<br /> Lee Letter: b001

Washington and Lee University

Sender: Richard Henry Lee
Recipient: James Abercrombie


The acquaintance, I had the honour, to form with you when I was in London, in the year ’51, will, I hope excuse me to you, for the freedom of this letter. When I consider the weight you deservedly possess, in affairs relative to this colony, I know not any person to whom I can, with more propriety, apply for an application in my behalf, that I may be appointed to fill the next vacancy in his majesty’s council. I am the more induced to an application, at this time, as I am informed, that an address is preparing by the council, to his majesty, to remove Mr. —— from their board, on account of his extreme incapacity, to discharge the important duties of that station. If that address succeed, as I should imagine it would, from the weighty reasons assigned in it, then sir, I would lay myself under the great obligation that will arise from your interposition in my behalf: an obligation which will ever influence me, to consider you as my great benefactor, and particular friend. The desire I have to do my country service, is my only motive for this solicitation; and governed by the same reason, my attention has been, for some time turned to public business, both as a member of the legislature, and of our inferior courts of justice. This experience supported by a laudable ambition, will, I hope, render me an object not altogether unworthy of your patronage. I have the honour to be, with great respect and esteem,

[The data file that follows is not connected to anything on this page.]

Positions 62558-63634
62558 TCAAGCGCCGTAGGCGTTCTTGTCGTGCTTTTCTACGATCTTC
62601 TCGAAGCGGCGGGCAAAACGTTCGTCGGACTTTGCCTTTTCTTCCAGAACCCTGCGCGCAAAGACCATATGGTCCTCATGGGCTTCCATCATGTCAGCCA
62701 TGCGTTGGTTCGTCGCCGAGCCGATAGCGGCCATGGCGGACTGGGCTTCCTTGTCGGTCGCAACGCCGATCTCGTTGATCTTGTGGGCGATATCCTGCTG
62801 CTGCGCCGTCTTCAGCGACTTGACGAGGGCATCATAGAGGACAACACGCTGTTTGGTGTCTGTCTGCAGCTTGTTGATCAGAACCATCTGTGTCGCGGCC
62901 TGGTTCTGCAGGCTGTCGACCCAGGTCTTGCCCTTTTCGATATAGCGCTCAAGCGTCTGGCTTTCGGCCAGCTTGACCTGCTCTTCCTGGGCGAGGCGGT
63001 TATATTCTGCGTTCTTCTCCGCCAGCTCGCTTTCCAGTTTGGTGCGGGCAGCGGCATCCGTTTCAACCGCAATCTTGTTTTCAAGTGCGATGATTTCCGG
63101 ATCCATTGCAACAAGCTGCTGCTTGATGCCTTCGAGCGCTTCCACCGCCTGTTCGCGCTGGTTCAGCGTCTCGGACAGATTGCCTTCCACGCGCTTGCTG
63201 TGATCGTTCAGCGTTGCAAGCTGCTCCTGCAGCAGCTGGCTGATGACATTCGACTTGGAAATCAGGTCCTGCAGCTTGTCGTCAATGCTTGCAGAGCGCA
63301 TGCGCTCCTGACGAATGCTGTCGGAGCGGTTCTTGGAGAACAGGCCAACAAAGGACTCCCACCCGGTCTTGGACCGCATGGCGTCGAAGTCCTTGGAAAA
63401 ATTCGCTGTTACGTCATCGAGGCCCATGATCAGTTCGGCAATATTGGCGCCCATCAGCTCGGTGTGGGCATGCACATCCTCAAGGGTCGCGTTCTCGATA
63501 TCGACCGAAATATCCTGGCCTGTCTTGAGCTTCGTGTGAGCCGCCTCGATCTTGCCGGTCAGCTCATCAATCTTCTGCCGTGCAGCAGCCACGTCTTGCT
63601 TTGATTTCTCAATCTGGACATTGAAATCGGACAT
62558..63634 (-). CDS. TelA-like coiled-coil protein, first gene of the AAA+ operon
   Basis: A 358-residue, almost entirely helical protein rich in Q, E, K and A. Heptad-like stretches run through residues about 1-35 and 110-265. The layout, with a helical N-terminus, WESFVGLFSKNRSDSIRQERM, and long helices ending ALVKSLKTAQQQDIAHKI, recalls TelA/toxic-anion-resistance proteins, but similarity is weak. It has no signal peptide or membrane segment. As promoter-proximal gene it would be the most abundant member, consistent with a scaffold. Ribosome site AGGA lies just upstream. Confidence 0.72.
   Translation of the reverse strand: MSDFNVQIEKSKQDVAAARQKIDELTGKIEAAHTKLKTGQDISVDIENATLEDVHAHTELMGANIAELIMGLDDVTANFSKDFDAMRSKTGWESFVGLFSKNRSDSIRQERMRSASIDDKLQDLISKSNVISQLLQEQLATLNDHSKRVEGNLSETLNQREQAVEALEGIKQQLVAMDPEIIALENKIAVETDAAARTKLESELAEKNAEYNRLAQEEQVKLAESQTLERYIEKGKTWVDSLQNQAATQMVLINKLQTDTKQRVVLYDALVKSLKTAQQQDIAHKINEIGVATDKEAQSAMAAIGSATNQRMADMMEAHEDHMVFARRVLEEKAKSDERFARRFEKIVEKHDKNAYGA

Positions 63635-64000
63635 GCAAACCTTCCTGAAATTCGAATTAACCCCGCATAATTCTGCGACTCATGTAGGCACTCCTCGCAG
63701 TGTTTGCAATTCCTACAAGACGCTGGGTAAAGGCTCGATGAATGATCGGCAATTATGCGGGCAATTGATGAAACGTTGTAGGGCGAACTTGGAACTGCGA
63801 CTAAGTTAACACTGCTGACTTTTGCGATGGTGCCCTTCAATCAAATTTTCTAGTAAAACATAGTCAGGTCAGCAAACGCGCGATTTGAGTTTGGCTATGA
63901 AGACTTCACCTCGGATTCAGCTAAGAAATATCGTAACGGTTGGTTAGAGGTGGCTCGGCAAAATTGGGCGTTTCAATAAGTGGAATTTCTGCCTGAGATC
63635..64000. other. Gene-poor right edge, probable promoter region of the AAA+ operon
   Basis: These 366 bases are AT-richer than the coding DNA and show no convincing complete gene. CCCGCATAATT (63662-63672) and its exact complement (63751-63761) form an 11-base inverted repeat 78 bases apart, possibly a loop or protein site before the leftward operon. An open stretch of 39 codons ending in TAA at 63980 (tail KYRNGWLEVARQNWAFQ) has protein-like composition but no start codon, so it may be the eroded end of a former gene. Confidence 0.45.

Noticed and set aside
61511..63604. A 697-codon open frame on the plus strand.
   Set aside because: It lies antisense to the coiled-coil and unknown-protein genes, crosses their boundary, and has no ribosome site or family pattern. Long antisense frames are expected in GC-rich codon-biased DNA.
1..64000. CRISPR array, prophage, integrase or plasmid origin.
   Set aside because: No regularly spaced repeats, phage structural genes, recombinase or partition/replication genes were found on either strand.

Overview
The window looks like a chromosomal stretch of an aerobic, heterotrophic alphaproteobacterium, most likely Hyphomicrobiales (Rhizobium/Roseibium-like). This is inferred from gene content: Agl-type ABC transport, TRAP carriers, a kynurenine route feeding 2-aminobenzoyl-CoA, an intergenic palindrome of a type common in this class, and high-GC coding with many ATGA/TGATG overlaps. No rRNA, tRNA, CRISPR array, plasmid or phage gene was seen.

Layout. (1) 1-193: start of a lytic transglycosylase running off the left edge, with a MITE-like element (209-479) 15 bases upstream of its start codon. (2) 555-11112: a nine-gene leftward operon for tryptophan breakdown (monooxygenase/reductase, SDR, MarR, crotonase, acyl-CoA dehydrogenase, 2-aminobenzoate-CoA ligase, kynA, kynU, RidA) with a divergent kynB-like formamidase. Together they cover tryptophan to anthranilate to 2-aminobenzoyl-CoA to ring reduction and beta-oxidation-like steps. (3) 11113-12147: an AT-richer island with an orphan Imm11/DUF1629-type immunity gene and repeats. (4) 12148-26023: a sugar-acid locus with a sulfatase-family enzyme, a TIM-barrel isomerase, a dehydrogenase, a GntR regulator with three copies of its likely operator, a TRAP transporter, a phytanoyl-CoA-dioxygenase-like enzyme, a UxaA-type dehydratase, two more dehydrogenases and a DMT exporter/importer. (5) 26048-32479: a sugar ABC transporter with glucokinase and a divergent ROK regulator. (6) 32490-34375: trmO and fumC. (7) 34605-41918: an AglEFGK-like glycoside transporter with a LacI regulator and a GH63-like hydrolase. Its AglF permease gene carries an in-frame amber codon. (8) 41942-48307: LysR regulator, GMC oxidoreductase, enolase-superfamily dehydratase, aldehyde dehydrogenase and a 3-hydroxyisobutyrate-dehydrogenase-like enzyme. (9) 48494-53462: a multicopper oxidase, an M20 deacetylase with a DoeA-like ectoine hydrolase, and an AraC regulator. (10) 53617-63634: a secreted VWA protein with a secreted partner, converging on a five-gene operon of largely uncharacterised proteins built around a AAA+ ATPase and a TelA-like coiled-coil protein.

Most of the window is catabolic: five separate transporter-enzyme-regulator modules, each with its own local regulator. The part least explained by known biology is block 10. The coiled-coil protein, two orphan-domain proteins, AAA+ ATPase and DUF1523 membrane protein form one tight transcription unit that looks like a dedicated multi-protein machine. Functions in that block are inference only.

your obedient servant.

R. H. Lee

To James Abercrombie, Esq. In Craven street, London.


Printed in James Curtis Ballagh, The Letters of Richard Henry Lee, Volume 1, 1762–1778, pp. 1–2. Original transcription taken from R. H. Lee, Memoir of the Life of Richard Henry Lee and his Correspondence, 1:13.

General James Abercrombie succeeded Loudoun as Commander of the British forces in America in 1758, and was superseded by Amherst in 1759.